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Milk Supply: Common Concerns

A common concern mothers have is building adequate breastmilk supply. As breastfeeding advocates, we must ensure that mothers receive proper education and support.

It is important to distinguish between building and maintaining supply. To stimulate the initial milk supply, exclusive breastfeeding 8-12 times daily should support the milk demand of the baby. It is recommended that mothers exclusively breastfeed for the first 4-6 weeks. After this time pumping can be incorporated into a nursing routine dependent on the baby’s needs and milk supply. Another common concern is maintaining an established supply. Mothers should continue emptying breasts 8-12 times daily if nursing, or 8-10 times daily with a hospital grade dual electric breast pump if bottle feeding expressed breastmilk. If she is nursing and separated from baby it’s recommended she pump every three hours.

Mothers run into challenges including over-supply due to nursing and pumping from the start. This is not recommended as it may cause oversupply, stasis, clogged ducts and/or mastitis. Furthermore, mothers should be educated about pumps that fit their lifestyle. Although no pump imitates a baby perfectly, it is an excellent alternative when separated from baby or when supplementing nursing with pumped milk. Hand expression is underutilized but another great way to obtain breastmilk. Mothers may opt to spoon or syringe feed with hand expressed or pumped breastmilk until breastfeeding is well established. Hand expression for 3-5 minutes after nursing/pumping can increase supply if low supply is a concern.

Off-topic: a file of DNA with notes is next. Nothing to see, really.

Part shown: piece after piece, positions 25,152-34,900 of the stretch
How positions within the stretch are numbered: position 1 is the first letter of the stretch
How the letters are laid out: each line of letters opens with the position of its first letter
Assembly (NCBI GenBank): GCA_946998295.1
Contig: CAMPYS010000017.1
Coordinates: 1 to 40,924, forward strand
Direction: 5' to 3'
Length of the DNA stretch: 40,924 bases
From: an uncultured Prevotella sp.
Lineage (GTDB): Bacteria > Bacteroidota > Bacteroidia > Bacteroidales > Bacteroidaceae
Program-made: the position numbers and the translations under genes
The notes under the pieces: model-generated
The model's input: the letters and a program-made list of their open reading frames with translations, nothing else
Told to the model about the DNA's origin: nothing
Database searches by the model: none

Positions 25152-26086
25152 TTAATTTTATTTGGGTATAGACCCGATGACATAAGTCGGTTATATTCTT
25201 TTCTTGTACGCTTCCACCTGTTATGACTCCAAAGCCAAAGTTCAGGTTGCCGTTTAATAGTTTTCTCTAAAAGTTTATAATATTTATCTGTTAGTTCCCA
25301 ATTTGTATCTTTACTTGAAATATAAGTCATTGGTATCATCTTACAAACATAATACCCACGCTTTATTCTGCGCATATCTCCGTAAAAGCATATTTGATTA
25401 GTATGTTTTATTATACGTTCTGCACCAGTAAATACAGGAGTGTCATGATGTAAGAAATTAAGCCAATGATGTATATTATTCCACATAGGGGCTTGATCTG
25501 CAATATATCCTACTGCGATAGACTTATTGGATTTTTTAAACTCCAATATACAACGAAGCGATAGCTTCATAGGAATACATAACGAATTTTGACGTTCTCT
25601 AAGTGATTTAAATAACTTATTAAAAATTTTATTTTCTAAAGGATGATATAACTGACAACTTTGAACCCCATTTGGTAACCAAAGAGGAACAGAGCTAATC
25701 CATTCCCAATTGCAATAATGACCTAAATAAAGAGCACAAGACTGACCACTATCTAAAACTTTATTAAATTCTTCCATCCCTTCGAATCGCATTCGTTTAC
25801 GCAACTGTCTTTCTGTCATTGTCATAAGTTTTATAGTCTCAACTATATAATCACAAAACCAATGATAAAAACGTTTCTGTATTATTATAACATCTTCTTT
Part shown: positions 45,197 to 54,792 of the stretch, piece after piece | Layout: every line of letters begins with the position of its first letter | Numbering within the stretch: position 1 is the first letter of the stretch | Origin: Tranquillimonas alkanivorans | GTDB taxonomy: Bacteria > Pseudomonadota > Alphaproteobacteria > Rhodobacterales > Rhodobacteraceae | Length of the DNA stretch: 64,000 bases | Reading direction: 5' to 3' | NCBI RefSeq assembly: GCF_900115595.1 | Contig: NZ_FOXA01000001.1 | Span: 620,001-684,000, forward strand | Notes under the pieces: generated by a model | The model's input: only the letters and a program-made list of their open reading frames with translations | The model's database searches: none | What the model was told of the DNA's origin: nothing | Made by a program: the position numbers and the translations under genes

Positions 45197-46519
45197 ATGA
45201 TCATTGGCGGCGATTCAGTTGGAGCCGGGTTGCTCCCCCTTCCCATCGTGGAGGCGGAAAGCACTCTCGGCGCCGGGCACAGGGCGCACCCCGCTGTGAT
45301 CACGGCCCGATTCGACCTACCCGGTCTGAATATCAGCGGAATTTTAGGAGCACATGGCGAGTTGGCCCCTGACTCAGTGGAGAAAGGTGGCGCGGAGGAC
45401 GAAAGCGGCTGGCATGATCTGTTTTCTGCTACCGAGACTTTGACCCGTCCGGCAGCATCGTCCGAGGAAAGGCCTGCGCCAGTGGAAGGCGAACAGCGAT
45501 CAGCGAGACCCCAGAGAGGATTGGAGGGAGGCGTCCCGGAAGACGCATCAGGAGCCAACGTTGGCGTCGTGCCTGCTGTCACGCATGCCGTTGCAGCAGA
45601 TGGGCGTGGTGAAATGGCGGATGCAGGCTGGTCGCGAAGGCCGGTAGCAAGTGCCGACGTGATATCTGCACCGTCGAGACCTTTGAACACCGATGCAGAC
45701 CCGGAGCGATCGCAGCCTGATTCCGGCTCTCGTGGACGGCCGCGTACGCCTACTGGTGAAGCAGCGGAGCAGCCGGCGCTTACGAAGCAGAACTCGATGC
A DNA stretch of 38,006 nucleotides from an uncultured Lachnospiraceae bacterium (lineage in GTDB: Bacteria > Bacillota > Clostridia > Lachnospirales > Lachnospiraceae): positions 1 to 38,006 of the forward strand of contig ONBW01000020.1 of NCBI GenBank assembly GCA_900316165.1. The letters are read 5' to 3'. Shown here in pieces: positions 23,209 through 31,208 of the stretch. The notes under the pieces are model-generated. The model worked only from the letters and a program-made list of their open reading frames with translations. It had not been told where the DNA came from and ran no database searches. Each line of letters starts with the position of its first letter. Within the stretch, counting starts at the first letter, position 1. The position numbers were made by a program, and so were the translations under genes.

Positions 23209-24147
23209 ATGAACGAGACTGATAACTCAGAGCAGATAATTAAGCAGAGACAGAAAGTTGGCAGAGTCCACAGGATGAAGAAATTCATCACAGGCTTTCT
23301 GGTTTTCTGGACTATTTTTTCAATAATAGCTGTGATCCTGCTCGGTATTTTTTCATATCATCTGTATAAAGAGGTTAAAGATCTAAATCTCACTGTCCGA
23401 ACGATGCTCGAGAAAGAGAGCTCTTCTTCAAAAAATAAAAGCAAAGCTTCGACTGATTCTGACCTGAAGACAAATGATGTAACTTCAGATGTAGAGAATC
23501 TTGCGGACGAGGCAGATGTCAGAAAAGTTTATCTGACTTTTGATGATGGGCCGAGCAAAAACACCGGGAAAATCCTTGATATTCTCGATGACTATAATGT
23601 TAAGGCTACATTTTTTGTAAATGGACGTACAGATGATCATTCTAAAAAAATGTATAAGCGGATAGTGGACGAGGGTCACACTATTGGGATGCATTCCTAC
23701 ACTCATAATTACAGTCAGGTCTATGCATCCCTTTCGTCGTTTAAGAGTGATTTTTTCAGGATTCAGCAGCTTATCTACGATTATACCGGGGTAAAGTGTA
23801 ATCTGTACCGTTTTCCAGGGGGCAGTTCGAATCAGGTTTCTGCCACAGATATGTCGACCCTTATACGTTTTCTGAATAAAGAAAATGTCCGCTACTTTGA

Mothers may want to try galactagogues to increase and/or maintain milk supply. Studies do not always prove efficacy and some methods can be harmful, therefore she should be directed to discuss potential safe options with her healthcare provider. Additionally, the importance of consistently stimulating and emptying breasts should be reinforced since emptied breasts make more milk!

Lastly, mothers should be encouraged to attend prenatal breastfeeding classes, seek lactation consultation, and attend lactation support groups. This is optimal for informed decision-making and meeting the mother’s breastfeeding goals.

Jennifer L. Giordano is a lactation consultant for the BFREE team and Peds First Pediatrics and the owner and director of Latch with Love, Inc.

Angie Lee is an associate program coordinator for the BFREE team and research assistant at Cohen Children’s Medical Center.

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